Everyone seeks only what brings him happiness. Your mind wanders out after some object or other because you think that happiness comes from it. Find out where all happiness comes from, including that which you regard as coming from sense objects, and you will find that it all comes from the Self alone. Then, you will be able to abide in the Self.


Sometimes people complained of the difficulty in quelling thoughts. Bhagavan brought them round again to Self-enquiry by reminding them that it is the thinker or, in the case of doubt, the doubter whom one must examine. There may be a thousand doubts but one does not doubt the existence of the doubter. Who is he?

All doubts will cease only when the doubter and his source have been found. It is no use endlessly removing doubts. If we clear up one doubt another will arise and there will be no end to them. If the doubter himself is found to be really non-existent, by seeking his source, then all doubts will cease.

Mind-control, of course, means concentration; but by concentration Bhagavan did not mean concentrating on one thought (although he did not always discourage this), but concentrating on the sense of being, the feeling of “I am,” and excluding all thoughts.

Concentration is not thinking of one thing. On the contrary, it is excluding all thoughts, since thought obstructs the sense of one’s true being. All efforts are to be directed simply to removing the veil of ignorance.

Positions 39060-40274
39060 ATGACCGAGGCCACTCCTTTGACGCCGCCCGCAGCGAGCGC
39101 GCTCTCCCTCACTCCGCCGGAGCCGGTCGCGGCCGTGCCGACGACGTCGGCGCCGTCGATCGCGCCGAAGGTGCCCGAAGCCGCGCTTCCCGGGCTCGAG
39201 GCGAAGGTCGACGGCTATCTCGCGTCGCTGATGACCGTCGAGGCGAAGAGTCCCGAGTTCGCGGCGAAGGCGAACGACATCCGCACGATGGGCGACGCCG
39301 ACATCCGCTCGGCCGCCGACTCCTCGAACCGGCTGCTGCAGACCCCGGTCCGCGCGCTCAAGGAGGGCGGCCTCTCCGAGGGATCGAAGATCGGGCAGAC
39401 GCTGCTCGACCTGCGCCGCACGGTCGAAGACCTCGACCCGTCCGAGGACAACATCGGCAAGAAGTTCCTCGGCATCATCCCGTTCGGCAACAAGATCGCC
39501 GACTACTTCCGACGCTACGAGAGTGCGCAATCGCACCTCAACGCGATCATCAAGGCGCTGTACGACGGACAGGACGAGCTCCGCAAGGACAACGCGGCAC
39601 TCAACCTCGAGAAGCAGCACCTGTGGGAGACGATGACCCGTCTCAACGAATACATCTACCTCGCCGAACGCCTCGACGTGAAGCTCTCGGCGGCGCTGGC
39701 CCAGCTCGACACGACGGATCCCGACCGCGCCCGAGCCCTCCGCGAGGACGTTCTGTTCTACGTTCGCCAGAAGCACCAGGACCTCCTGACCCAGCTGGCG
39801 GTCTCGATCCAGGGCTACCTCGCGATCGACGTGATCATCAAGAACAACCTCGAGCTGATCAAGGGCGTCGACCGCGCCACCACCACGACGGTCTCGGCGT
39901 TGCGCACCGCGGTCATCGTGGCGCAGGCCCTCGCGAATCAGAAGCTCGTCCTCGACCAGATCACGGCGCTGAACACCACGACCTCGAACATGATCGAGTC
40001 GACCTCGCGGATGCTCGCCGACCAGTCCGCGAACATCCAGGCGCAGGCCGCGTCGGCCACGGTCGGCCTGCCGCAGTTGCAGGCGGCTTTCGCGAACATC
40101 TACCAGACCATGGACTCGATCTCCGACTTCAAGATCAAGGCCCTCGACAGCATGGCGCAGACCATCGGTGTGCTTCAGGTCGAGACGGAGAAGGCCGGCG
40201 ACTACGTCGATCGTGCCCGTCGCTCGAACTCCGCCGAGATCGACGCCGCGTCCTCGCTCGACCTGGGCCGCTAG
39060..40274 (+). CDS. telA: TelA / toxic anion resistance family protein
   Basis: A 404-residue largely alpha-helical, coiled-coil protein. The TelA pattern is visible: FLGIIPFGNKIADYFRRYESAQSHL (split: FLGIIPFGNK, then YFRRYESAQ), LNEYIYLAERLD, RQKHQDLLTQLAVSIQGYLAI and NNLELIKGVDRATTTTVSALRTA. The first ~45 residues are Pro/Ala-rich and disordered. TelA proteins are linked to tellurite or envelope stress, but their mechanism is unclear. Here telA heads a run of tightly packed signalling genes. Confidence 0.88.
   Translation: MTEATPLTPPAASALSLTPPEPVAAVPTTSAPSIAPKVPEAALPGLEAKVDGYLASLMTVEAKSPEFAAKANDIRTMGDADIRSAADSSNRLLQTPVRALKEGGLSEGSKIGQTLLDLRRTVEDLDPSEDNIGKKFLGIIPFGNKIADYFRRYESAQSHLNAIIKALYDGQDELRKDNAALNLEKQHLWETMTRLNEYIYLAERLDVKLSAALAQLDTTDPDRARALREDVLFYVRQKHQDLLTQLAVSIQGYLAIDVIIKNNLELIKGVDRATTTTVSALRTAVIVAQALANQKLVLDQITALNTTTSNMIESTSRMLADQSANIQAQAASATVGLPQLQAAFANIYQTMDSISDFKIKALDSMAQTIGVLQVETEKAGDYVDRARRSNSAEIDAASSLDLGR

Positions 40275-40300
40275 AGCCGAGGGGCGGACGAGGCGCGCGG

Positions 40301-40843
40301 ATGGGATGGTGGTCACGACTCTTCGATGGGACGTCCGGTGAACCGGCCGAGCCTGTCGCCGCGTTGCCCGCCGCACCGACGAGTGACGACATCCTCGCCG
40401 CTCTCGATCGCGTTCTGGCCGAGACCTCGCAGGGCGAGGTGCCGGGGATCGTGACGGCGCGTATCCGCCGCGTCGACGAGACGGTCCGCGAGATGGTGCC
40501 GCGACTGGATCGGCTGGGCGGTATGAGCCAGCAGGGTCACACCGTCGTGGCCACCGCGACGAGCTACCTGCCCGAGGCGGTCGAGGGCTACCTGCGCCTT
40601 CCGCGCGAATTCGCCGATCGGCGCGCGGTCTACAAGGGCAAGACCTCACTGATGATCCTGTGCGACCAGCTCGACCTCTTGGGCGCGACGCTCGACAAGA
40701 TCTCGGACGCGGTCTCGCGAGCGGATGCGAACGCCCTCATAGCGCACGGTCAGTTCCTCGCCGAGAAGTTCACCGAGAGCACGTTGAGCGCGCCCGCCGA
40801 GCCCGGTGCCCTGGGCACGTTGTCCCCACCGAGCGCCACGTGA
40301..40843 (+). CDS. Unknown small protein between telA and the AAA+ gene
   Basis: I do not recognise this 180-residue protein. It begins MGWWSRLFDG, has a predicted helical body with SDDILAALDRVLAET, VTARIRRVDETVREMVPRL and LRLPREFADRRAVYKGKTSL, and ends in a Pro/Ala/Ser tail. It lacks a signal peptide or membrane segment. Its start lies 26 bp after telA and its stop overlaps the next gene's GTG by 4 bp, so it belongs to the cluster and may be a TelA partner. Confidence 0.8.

Bhagavan does not only tell the questioner to investigate the ‘I’ thought, but to find out where it arises. This connects Self-enquiry with concentration on the heart at the right side and shows still more clearly that it is not a mental process. Indeed, an actual vibration that can be felt physically arises in this center during Self-enquiry.

Concentrating the mind solely on the Self will lead to happiness or bliss. Drawing in the thoughts, restraining them, and preventing them from straying outwards is called detachment (vairagya). Fixing them in the Self is spiritual practice (sadhana). Concentrating on the heart is the same as concentrating on the Self. Heart is another name for Self.

Adapted from The Teachings of Ramana Maharshi, edited by Arthur Osborne. Copyright © 1962 by Sri Ramanasramam, Tiruvannamalai, Tamil Nadu, India.


Shopping Cart